Kris Corner – Losing Yourself

June 24, 2024

Something I’ve been thinking a lot about lately, and I want to share with you is the caution of not getting lost in being a foster parent. What I mean by that is before you’re a foster parent, you are a “regular person”. You have interests. You might have hobbies. You have friends and/or family. You have a life, quite frankly, that does not revolve around meeting special needs of a child coming from trauma.

But for me, personally, by diving in and taking on a child with high medical needs, over time I kind of got lost in that. It became my identity. It seems like people, including myself, thought of myself as a foster parent first and then as a person in general second. I don’t know if that makes sense, but my point is I was so entrenched in it, that it took me a while to realize when it was time to step out of that.

I felt like I had lost my identity in a way and. Just wasn’t sure who I would be if I wasn’t a foster parent. I didn’t know how people would perceive me if they didn’t think of me as a foster parent. I had admittedly become prideful because I read a lot about trauma and TBRI and all the things, and I enjoyed when people asked me questions because I love learning and sharing what I’ve learned.

What I failed to realize was that people didn’t really see me any differently when I was no longer a foster parent; the hangup was my own. They still understood that I had information to share and experiences that had shaped and molded me, as well as my family, and it didn’t matter that I no longer held the title of “foster parent.“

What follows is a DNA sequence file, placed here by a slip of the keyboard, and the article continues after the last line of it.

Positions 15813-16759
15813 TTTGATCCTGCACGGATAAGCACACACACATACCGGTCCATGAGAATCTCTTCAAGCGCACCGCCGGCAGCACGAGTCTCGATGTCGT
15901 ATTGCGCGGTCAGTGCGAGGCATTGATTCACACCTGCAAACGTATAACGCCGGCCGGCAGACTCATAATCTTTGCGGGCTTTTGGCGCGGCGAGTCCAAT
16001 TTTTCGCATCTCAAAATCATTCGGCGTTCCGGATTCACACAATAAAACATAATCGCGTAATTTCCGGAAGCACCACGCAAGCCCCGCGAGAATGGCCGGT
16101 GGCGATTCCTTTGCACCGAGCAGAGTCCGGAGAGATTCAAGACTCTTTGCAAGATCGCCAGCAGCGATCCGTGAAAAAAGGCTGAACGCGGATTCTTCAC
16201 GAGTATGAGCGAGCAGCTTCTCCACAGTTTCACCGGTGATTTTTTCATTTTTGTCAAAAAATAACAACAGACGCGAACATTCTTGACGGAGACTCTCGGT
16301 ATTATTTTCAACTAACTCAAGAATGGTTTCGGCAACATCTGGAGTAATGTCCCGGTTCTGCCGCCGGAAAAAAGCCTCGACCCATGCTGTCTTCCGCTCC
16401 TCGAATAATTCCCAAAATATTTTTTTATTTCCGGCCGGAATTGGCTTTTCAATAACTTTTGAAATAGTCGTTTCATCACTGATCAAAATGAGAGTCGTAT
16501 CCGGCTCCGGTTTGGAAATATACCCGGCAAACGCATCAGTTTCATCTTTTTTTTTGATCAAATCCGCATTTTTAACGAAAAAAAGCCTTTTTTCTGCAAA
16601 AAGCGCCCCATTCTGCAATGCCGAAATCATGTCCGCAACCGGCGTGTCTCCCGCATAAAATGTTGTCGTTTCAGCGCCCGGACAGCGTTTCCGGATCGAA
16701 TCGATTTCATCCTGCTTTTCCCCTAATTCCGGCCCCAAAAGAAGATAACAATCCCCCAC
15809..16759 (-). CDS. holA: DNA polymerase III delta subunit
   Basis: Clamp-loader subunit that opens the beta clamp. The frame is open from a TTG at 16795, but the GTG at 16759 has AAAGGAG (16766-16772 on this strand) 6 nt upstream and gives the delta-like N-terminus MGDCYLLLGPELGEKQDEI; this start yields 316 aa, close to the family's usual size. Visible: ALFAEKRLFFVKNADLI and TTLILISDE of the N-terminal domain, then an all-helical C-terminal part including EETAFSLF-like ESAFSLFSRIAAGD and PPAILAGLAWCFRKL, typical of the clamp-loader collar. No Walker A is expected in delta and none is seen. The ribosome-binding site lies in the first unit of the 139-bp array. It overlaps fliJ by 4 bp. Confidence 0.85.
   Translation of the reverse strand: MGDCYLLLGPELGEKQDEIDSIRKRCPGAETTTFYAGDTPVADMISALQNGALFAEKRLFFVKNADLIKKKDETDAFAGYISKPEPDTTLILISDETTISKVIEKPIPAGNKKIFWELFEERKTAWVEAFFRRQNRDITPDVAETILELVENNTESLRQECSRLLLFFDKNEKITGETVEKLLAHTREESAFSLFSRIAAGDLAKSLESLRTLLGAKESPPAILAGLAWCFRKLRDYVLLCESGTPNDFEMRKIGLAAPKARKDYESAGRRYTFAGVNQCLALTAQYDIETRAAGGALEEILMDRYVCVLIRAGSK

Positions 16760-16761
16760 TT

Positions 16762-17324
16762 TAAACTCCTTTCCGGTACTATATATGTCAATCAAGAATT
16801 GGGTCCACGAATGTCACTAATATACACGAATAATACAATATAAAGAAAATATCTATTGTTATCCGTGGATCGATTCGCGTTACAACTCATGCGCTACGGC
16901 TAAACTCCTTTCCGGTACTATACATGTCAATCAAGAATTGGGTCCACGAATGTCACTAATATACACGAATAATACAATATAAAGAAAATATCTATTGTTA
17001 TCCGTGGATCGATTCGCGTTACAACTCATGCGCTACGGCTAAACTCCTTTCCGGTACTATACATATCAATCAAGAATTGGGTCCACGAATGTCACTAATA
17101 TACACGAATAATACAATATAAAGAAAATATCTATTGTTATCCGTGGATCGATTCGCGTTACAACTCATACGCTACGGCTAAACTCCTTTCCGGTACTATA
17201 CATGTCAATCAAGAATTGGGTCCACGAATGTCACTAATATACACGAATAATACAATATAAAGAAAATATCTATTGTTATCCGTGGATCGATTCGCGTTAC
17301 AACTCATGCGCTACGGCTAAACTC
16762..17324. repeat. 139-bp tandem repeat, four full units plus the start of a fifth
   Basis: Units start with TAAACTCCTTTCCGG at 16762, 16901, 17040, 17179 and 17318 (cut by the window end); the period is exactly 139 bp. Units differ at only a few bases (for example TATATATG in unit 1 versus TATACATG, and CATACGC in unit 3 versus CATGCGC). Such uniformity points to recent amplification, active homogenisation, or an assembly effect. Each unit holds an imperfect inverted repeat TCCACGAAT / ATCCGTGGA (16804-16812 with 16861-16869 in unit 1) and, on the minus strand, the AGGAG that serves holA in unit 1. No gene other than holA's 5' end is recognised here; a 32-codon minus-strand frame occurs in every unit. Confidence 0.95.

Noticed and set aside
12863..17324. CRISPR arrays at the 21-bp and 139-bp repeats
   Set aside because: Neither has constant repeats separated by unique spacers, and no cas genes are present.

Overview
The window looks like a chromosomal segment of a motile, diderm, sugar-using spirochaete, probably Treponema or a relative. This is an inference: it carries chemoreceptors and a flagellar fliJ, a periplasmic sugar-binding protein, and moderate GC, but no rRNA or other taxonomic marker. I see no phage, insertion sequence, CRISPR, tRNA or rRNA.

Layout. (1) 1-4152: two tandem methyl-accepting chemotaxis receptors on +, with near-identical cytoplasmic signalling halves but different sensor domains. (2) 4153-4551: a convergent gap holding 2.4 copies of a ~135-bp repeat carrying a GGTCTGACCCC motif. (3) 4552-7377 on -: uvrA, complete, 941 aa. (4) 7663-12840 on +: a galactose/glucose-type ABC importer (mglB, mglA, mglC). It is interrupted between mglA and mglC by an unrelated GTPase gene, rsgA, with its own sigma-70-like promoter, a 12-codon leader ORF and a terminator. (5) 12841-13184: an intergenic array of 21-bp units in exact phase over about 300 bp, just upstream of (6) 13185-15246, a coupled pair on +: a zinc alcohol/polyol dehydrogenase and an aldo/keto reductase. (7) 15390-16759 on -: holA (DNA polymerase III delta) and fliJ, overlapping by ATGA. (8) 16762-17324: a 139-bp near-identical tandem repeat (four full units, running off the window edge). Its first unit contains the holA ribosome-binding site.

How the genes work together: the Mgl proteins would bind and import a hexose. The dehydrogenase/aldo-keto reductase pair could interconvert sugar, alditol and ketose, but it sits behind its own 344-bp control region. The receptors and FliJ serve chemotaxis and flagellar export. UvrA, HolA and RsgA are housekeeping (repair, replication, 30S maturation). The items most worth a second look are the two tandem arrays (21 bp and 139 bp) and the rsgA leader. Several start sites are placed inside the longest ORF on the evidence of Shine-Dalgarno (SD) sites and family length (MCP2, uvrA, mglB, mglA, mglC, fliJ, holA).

And that through this process, I have realized that I don’t need that title or label or whatever it is. Plus I realized that because I’d been so wrapped up in being a foster parent that other things in my life which I used to enjoy, had taken a backseat.

But once I didn’t have the foster parent label, I felt a sort of freedom to step back into those things. Crafting, for instance. When I was caring for a medically-fragile infant and toddler, there was zero time for that. I wanted to do it, and I knew it would be a good outlet for me, but I really did not have the time. Well, I did not make the time. But since taking a step back, and realizing my absorption with foster care, I have been able to tap back into that part of me that I really missed.

In a way, when I became a foster parent, I almost became one dimensional, and that’s all I could see myself as. (It’s not a healthy way to view things, in case you were wondering.) We are each multi-faceted individuals with lots of interests and skills and abilities. And when you lose yourself to one piece of you, and makes everything else kind of fade away.

So I guess more than anything, this is a bit of a cautionary tale…to pay attention to the things that you enjoy, prior to foster care, and make sure you stay rooted in them. Put it on the calendar if you have to. I’m a big “calendar and list” kind of girl. If it’s on the list or if it’s on the calendar, I’m going to make it happen. Some of you may be the same way.

Or maybe you would be better to have an accountability partner of sorts. Someone you enjoy other activities with who can keep you rooted in them…and who can keep encouraging you to stay involved and connected.

Regardless of how you do it, I encourage you to NOT lose yourself completely to being a foster parent, even though it can be easy to do; those other parts of you can be life-giving and life-changing when you experience the challenges of foster parenting.